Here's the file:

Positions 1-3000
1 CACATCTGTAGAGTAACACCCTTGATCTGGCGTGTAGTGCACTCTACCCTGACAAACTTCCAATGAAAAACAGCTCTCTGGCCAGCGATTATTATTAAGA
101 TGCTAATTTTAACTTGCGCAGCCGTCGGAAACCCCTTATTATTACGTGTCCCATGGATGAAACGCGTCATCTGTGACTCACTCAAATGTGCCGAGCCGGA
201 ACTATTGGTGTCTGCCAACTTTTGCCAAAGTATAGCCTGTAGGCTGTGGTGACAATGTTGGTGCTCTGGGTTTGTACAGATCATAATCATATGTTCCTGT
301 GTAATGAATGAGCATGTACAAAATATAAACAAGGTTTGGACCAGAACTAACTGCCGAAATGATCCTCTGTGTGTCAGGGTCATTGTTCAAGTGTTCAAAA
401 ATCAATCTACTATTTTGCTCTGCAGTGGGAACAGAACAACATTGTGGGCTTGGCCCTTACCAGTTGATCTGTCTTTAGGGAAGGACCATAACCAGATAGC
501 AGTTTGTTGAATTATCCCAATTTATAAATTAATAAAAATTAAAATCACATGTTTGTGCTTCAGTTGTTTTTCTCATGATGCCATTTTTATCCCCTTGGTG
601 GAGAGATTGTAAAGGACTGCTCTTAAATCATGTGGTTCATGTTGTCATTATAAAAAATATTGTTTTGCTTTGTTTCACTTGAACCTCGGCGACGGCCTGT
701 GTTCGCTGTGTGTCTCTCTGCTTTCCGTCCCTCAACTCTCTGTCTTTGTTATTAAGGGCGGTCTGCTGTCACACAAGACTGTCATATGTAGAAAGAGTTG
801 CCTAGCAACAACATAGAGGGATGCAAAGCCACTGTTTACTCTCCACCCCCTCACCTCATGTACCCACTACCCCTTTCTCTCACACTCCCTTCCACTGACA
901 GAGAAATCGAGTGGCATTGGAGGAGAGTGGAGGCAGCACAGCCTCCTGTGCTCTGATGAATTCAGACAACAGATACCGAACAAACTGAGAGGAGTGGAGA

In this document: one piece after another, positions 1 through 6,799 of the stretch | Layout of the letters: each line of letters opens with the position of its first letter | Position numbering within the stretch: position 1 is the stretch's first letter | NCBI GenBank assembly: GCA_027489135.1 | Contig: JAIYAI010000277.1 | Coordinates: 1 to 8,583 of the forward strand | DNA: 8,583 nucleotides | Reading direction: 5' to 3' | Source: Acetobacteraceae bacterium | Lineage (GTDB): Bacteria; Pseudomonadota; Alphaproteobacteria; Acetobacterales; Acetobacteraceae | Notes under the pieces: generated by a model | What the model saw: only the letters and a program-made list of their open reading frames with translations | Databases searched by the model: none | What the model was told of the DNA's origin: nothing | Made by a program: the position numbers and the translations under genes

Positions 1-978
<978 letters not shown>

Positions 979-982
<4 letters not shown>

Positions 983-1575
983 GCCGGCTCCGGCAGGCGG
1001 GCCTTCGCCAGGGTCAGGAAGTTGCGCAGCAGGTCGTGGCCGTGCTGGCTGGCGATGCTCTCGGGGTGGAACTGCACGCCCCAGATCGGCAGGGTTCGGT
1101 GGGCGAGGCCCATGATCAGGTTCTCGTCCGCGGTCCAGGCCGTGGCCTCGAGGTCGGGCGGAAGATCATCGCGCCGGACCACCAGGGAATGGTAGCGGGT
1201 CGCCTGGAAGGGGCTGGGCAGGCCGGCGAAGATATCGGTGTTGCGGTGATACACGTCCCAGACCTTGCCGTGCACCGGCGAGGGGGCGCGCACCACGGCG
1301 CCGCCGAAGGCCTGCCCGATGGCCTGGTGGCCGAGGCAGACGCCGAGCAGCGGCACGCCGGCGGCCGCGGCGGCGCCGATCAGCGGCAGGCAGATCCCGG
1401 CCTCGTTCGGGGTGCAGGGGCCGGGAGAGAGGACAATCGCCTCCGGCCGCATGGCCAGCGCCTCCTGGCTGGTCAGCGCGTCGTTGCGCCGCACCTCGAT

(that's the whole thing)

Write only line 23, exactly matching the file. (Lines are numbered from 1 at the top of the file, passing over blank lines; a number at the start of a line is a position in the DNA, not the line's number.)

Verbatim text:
1401 CCTCGTTCGGGGTGCAGGGGCCGGGAGAGAGGACAATCGCCTCCGGCCGCATGGCCAGCGCCTCCTGGCTGGTCAGCGCGTCGTTGCGCCGCACCTCGAT